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It’s no secret that starting a business can be tough. Even experienced entrepreneurs can get overwhelmed by the time and energy it takes to succeed, pressing t-shirts all day.
Running a business means powering through long work days and periods of uncertainty, even when making sales. It might make sense to quit and get a 9-to-5. But as we’ll learn today, there are better ways to do it with print on demand.
Today’s success story features Byron Allen, an entrepreneur who persevered through the difficult times and, when he switched to Printify, turned his business around into an impressive six-figure Etsy operation in just one year.
Hi Byron, When Did You Start Your Online Business?
I decided to start a t-shirt business back in 2014. Back then, there weren’t many print-on-demand choices available, and I had no idea such a service existed. I purchased some heat transfer designs and equipment, taught myself how to build a website, and went from there.
I began marketing and promoting my business on Twitter, which is how I made my first sale. After a while, I realized I needed to invest more money into the business. I started several side hustles, including Amazon FBA, flipping items I found in garage sales, and selling Nintendo games.
So You Built a Successful Business on Your First Attempt?
Definitely not. By January 2016, my wife and I had moved to Ohio from Georgia and were totally broke. I returned to a regular 9-to-5 at Home Depot and abandoned the idea of an online business. I was still making one or two monthly sales, but I was strongly considering selling my t-shirt printing equipment.
In the end, my wife persuaded me to try again, and in 2018 I decided to give the t-shirt printing idea another shot. I also expanded my niche. After selling the vintage Nintendo games on Etsy, I had an idea of how the platform worked, so I decided to create more designs and tap into a wider audience.
I learned that if you sell on your own website, you can price a little higher, but you need to spend money on advertising. I knew there was a lot of competition on Etsy, but I also knew it had a lot of traffic, so I stayed.
Did Your New Plan Pay Off?
By 2019, I was back to pressing t-shirts and selling on Etsy full-time. That year, I made around $36,000 in sales using many of the skills I’d learned from my earlier experiments.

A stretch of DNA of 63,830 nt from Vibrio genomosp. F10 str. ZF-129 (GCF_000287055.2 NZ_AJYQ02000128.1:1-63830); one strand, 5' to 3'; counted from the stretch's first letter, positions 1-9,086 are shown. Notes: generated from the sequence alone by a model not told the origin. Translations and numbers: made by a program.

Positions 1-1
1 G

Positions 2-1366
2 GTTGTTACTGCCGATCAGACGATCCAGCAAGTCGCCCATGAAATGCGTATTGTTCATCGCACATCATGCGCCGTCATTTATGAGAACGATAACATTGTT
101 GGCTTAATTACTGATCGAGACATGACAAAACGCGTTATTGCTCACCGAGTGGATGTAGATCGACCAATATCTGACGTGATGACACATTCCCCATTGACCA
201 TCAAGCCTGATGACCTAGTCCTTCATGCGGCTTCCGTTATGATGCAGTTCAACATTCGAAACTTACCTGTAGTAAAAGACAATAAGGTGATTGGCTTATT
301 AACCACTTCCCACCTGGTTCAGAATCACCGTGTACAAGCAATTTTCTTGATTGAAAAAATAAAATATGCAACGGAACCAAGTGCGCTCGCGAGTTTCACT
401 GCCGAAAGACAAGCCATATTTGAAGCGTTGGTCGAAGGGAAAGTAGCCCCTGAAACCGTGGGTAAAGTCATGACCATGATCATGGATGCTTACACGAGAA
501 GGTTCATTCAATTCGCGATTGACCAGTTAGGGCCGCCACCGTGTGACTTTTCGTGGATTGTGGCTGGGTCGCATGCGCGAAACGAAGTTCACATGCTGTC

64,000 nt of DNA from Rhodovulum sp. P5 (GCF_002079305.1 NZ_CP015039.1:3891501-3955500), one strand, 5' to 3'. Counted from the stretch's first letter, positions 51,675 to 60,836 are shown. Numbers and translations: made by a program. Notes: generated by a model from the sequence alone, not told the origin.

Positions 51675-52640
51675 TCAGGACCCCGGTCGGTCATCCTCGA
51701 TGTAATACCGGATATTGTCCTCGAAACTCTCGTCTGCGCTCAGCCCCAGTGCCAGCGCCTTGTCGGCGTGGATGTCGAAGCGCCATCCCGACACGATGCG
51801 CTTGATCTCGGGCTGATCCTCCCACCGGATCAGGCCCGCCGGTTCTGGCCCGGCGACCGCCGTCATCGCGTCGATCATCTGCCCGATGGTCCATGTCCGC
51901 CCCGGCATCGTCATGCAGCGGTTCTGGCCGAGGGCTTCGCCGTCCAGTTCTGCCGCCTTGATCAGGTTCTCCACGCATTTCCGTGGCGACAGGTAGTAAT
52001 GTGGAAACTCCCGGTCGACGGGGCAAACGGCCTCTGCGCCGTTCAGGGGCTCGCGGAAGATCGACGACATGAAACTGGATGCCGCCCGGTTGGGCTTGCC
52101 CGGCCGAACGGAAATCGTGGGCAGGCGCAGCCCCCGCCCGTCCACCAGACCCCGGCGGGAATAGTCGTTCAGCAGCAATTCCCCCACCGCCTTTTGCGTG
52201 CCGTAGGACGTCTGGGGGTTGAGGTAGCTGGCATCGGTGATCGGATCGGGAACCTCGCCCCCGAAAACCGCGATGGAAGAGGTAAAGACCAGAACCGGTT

During the pandemic in 2020, many people turned to online shopping, creating a large demand for online businesses. My t-shirt sales grew to $100,000, with me still doing everything in-house. Even though sales were good, I was working nine hours per day pressing shirts.
After a year of pressing t-shirts, it was all too much. I was doing more logistical labor and wasn’t expressing myself creatively as much as I wanted.
By 2021, I felt stuck. I wasn’t enjoying the work anymore. I needed to either rent a warehouse and hire more help or go a different route.
That’s when I decided to switch to a print-on-demand business model after finding Printify.
What About Printify Made You Trust Us With Your Business?
The most significant improvement was not having to do any of the physical work. I was able to concentrate on the creative side of the business, which I love.
But the biggest factor was Printify’s pricing. The prices are so competitive, allowing me to stay competitive in the tough Etsy marketplace.
I also liked how easily I could connect my Etsy store to Printify, and because of their large Catalog, I got to try more products than I ever could running the business alone.
How Did Things Improve When You Switched to Printify?
Once I made the full switch to print on demand, things really took off. I was able to start designing again and even hired virtual assistants.
I moved into different niches and sold more products, including cell phone cases, socks, coffee mugs, wine tumblers, and more.
By the end of 2022, after just one year of selling with Printify, I made $350,000.
Guessing Your Printing Equipment Doesn’t Get Much Use These Days
To be honest, I still have all of my printing equipment. I also have thousands of dollars of t-shirts in boxes. One day I’ll get to a solution for that, but I’m enjoying the moment right now.